Re:Wow! (0)

Anonymous Coward | about 5 months ago | (#47138059)

"I didn’t think I would ever say this, but Chris Hadfield is entirely wrong. "

And why didn't you think this? Just because he's a test pilot in diapers? He's just a stuntman for a political PR firm. Get over it.

Re:Wow! (1)

Ogi_UnixNut (916982) | about 5 months ago | (#47138423)

They have clearly shown they have no problem breaking agreements when it suits them.

Well, based on what I've seen in my time on this plant, The Russian Government, The EU, and the US governments break agreements, violate sovereignty and meddle in the affairs of other smaller nations as much as they want. It is one of the perks of being a top-dog in the world.

However those are governments, you will generally find that people on all sides are more the less the same. They have fun, get laid, party, and have dreams and goals of their own.

As such, just because the governments do nasty shit, doesn't mean that you should not co-operate where there are mutually aligning goals. That is one of the fundamental tenants of diplomacy.

If the human race as a whole does not co-operate in space, the alternative is to compete, which could well cause more problems in future.

Besides, as long as the US pays for the engines, they will get them. Communism is gone, currency is the new ideology. Likewise for trips to the ISS, as long as the US is willing to pay, they will get a seat there. What may be influenced by the geopolitical situation is the price for future seats though.

Not to say that having two suppliers for a job is a bad idea, that is just good business. Otherwise your only supplier can lock you in :o)

Re:Wow! (1)

waimate (147056) | about 5 months ago | (#47139903)

Well, based on what I've seen in my time on this plant ...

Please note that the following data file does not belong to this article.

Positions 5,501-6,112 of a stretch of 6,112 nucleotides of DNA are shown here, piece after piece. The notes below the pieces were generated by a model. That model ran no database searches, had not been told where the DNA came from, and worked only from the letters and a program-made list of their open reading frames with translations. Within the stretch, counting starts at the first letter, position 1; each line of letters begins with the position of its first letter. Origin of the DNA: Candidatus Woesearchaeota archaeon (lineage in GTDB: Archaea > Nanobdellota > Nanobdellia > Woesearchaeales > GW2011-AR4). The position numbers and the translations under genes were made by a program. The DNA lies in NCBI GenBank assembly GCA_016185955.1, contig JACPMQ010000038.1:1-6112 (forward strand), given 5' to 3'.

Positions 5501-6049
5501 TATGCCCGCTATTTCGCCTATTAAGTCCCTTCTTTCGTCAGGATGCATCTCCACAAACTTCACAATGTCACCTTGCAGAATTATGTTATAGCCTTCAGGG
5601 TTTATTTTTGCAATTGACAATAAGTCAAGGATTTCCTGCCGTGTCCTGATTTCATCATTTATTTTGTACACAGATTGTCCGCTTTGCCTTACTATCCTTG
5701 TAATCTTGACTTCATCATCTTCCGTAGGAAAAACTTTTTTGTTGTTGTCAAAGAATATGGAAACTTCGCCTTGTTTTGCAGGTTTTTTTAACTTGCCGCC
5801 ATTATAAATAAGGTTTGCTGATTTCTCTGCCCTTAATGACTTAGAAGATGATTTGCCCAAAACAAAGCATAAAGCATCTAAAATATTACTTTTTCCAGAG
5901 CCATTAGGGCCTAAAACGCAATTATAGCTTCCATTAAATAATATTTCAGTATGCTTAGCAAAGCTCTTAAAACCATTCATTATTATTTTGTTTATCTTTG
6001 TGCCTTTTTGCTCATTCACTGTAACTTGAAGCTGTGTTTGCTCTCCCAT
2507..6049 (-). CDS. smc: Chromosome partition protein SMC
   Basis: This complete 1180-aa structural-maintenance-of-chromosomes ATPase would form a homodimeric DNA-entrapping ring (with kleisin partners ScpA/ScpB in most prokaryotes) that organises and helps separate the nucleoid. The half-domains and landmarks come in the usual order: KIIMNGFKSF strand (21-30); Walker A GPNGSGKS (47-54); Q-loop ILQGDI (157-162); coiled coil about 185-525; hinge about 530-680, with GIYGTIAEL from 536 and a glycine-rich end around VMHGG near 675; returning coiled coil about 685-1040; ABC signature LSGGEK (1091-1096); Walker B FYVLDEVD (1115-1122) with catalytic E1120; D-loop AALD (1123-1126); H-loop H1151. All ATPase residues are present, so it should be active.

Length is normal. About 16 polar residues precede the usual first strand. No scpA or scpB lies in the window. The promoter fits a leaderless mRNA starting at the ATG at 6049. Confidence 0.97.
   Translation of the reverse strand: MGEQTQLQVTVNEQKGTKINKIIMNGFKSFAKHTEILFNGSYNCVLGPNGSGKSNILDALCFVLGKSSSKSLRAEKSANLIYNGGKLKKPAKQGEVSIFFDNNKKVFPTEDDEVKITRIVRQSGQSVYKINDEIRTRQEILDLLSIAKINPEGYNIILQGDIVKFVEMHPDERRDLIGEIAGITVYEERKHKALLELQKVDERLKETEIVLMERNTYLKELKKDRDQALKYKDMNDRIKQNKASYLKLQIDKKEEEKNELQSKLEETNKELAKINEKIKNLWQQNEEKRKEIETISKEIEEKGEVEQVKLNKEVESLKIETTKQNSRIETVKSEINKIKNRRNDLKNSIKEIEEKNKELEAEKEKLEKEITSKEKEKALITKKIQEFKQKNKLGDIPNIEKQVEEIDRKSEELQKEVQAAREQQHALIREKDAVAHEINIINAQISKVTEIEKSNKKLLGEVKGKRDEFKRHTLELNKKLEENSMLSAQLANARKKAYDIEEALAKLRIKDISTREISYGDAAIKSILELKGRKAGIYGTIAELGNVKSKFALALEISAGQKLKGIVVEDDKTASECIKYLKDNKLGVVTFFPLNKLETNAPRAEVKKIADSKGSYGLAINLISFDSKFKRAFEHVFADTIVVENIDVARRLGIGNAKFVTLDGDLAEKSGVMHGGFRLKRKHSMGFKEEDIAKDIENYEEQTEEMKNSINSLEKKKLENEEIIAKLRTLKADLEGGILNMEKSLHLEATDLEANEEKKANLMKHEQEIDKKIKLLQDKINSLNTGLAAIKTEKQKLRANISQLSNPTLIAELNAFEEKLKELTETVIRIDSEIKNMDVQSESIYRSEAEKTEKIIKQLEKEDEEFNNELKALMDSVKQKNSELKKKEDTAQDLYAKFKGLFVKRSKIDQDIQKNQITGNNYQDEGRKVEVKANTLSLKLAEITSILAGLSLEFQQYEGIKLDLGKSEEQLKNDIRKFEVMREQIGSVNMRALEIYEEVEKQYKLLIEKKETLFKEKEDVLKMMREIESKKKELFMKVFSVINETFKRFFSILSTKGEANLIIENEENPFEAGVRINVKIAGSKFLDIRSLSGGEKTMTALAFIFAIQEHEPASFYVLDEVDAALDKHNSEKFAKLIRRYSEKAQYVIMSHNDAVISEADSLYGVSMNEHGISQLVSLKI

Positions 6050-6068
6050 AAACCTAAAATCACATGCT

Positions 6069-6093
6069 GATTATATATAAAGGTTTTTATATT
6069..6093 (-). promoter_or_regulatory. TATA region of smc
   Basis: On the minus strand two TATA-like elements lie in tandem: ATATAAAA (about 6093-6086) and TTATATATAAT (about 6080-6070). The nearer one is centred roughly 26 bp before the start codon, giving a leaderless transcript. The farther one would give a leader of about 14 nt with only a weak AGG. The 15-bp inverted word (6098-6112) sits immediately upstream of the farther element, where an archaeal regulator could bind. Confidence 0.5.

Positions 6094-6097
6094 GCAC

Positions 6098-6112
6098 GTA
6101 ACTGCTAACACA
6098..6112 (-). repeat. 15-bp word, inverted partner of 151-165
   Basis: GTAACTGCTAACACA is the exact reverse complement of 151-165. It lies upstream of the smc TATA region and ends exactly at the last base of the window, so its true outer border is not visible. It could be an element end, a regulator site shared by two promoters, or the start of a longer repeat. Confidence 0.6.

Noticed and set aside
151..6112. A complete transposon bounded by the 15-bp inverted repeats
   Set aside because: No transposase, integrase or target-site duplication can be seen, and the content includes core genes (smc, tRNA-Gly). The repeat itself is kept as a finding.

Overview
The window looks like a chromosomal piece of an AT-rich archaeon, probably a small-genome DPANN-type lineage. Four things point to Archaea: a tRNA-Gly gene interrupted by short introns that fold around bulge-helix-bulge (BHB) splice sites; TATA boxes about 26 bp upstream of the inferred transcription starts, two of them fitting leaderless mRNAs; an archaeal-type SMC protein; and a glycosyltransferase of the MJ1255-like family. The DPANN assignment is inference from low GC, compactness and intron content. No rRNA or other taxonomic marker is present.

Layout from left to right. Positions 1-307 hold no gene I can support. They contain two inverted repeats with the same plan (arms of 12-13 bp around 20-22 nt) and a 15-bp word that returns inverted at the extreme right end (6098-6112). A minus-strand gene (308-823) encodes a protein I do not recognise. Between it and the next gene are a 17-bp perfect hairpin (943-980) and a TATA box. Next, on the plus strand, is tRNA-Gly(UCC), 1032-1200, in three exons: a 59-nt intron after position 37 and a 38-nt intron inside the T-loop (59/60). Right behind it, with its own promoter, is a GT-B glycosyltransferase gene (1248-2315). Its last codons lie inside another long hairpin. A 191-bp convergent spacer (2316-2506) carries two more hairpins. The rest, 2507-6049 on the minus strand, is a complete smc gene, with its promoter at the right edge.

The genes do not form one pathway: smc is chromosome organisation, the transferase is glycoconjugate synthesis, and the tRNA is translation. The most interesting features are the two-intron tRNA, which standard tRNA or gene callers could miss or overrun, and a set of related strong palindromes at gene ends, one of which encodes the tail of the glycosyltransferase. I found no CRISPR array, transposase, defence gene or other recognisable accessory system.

You're living on a plant ??

My god, this place is bugged !!

PR (2)

harperska (1376103) | about 5 months ago | (#47138041)

Hadfield is a NASA PR guy (as well as an astronaut), so he is obligated to say all of the political talking points. Even though Dragon will remove US dependence on Soyuz for all LEO astronaut needs, that won't be for a couple of years yet, and in the mean time we can't afford to piss the Russians off to much lest they say 'nyet' and screw us out of access to the ISS before then. Note that he also was sure to cover the talking point of how awesome the Shuttle was. NASA is politically obligated to not admit it sucked even though the shuttle program was cancelled simply because it was a sucky boondoggle, because their funding comes from congresscritters whose constituencies greatly benefited from the shuttle's existence.

Re:PR (-1, Flamebait)

K. S. Kyosuke (729550) | about 5 months ago | (#47138085)

because their funding comes from congresscritters whose constituencies greatly benefited from the shuttle's existence

And remember, one such congresscritter killed seven astronauts.

Re:PR (1)

K. S. Kyosuke (729550) | about 5 months ago | (#47140551)

Wow, people from Utah [wikipedia.org] got mod points!

Re:PR (3, Interesting)

Anonymous Coward | about 5 months ago | (#47138157)

The Shuttle was awesome. Just not from a cost or safety perspective. It had a freakin' robotic arm in the payload bay and pretty decent upmass to LEO.

The Russians own half the modules on the ISS, and they've threatened to detach them from the ISS after 2020; the ISS won't function without both the Russian and American modules. Not much good being able to fly to a non-functional station.

Given the state of our space program and space program funding, it would probably take another 15 years and hundreds of billions of dollars to build a new space station to replace the ISS -- whether it's in 2020 (the current termination date) or 2024 (the proposed extension date).

Re:PR (1)